In his book Zero to One, Peter Theil, previously co-founder and venture capitalist, argued that the inherently hyper-competitive nature of restaurants makes them a mediocre business.
Here’s what he wrote in Zero to One:
“Suppose you want to start a restaurant that serves British food in Palo Alto. “No one else is doing it,” you might reason. “We’ll own the entire market.”
But that’s only true if the relevant market is the market for British food specifically. What if the actual market is the Palo Alto restaurant market in general? And what if all the restaurants in nearby towns are part of the relevant market as well?
These are hard questions, but the bigger problem is that you have an incentive not to ask them at all. When you hear that most new restaurants fail within one or two years, your instinct will be to come up with a story about how yours is different.
You’ll spend time trying to convince people that you are exceptional instead of seriously considering whether that’s true. It would be better to pause and consider whether there are people in Palo Alto who would rather eat British food above all else. It’s very possible they don’t exist.
In 2001, my co-workers at PayPal and I would often get lunch on Castro Street in Mountain View. We had our pick of restaurants, starting with obvious categories like Indian, sushi, and burgers. There were more options once we settled on a type: North Indian or South Indian, cheaper or fancier, and so on.
In contrast to the competitive local restaurant market, PayPal was at that time the only email-based payments company in the world. We employed fewer people than the restaurants on Castro Street did, but our business was much more valuable than all of those restaurants combined.
Starting a new South Indian restaurant is a really hard way to make money. If you lose sight of competitive reality and focus on trivial differentiating factors—maybe you think your naan is superior because of your great-grandmother’s recipe—your business is unlikely to survive.”
But Peter Theil’s book came out in Sep 2014, around the same time when food delivery facilitated by the internet was beginning to take off.
While food delivery itself did not negate Peter Theil’s argument, the new opportunity it unlocked for restaurants put a sizeable dent in Peter’s argument by changing the entire economics of opening, running and scaling up a restaurant.
So what was this new opportunity?
Let’s find out through the story of Rebel Foods ( Formerly Faasos ) because they seized this new opportunity unlike any competitor worldwide to become the world’s largest internet restaurant company, building more than 1000 restaurants in 24 months along the way.
The seeds for Faasos were originally sown way back in 2003. And like many other entrepreneurial stories, the turn of events that transpired post-launch were nowhere near ideal.
Somehow, Jaydeep Barman & Kallol Banerjee, the two founders managed to add four more branches by 2006, but Jaydeep jokingly remembers that back then he was the most broke he had ever been.
In the midst of all this, he went to France to pursue his second MBA. His first one was from IIM Lucknow. His partner Banerjee also followed him a year later.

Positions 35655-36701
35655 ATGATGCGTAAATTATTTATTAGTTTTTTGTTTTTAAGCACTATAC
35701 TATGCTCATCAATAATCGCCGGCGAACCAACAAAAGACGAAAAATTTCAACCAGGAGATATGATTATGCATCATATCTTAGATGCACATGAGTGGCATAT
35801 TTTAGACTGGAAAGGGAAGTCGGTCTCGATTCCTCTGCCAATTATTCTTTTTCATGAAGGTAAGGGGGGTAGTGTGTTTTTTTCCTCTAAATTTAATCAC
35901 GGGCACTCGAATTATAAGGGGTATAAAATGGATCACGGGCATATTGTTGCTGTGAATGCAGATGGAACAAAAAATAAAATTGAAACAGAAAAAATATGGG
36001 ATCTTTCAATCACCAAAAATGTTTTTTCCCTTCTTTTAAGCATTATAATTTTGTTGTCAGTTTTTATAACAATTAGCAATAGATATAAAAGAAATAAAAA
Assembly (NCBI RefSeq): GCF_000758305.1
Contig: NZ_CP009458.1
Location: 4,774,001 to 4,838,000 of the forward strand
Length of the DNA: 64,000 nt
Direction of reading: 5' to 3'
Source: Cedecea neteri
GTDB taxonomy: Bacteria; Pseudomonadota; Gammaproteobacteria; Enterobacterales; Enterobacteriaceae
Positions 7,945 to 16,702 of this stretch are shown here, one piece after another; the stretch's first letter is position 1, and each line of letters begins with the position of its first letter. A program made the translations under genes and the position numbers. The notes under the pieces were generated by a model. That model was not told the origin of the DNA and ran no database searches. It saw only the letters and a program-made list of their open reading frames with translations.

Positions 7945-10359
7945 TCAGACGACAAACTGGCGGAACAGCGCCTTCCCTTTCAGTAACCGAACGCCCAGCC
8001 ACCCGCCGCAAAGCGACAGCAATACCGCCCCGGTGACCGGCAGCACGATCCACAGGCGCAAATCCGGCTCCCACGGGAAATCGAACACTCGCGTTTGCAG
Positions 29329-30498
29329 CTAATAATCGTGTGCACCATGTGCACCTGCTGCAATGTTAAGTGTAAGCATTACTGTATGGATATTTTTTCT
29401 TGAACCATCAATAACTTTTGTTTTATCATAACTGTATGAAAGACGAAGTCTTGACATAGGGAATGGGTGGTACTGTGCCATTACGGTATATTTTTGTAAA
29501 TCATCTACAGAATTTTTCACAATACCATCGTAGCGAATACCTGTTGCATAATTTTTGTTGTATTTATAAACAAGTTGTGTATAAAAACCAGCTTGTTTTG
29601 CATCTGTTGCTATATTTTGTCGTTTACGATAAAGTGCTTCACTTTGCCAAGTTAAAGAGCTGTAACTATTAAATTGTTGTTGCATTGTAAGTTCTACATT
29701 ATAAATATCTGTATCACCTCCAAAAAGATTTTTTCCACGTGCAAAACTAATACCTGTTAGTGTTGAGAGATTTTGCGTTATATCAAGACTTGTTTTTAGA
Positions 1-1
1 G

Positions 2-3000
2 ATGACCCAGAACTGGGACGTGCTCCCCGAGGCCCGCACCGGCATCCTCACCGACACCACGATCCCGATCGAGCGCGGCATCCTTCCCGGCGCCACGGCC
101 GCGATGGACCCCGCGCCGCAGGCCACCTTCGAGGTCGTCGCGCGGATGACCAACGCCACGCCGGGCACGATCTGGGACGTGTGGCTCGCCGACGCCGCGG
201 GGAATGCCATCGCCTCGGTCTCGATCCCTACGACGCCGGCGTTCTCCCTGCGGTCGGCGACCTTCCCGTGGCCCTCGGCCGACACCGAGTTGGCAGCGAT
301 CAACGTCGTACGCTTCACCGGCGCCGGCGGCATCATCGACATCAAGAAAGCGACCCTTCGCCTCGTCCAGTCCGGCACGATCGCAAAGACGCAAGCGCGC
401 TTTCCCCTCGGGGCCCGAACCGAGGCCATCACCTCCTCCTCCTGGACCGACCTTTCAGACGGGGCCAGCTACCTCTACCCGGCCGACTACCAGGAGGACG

Post-MBA, the two founders did what most other entrepreneurs would like to skip if given a choice: one did consulting at Mckinsey London and the other sold enterprise software at Bosch Singapore.
During those stints, the founders had left Faasos to run on autopilot with two other people managing it.
It wasn’t until 2010 that the two founders Jaydeep & Kallol become extremely serious about this project called Faasos. And once that happened, both of them quit their jobs and returned to India.
The first big breakthrough came when they raised $5 million from Sequoia Capital in October 2011. In the next two years, Faasos expanded at a lightning-fast speed, opening 75 Quick service restaurants (QSR) across India’s major cities.
Back then, a typical Faasos joint just had a small standing area with a table or two, and a kitchen to cook food, of course. But as Faasos grew, the challenges of building a retail network started coming to light.
One of the biggest challenges was location failure — something which almost every multiple chain restaurant, or even a single outlet restaurant has to go through.
If a good location failed, the high rents paid for acquiring the location made the failure even worse. Even when a location succeeded, balancing dine-in and delivery customers from the same store was a challenge.
Luckily, during that time, around 2013, another business model was starting to take shape – food delivery facilitated by the internet.
Like any other diligent founder, Jaydeep & Kallol were both following this emerging food tech trend closely. They ensured Faasos became one of the early adopters of online ordering platforms and their prompt actions gave a big boost to their existing business.
The big turning point for Faasos came when they found out that their web and phone delivery business was growing independently of the stores — 70% of the customers had never stepped in a Faasos outlet.
Once the founders saw that data, they decided to shut down the quick service outlets and lease low-rent spaces for kitchens instead to transition from being a quick-service restaurant to a kitchen with only online delivery.
The shift changed the entire economics of the business: The rent-to-sales ratio dropped from 15% to 4% in the next 2 years.
And more importantly, Faasos no longer had to worry about finding great locations & location fatigue — two problems which had previously hampered the scale-up operation.
But breaking away from the shackles of offline presence was just the first step. Step two was the realization that they were no longer restricted by customer perceptions that exist in running an offline restaurant.
So, the general rule of restaurants is that they are built around and specialize in a specific cuisine.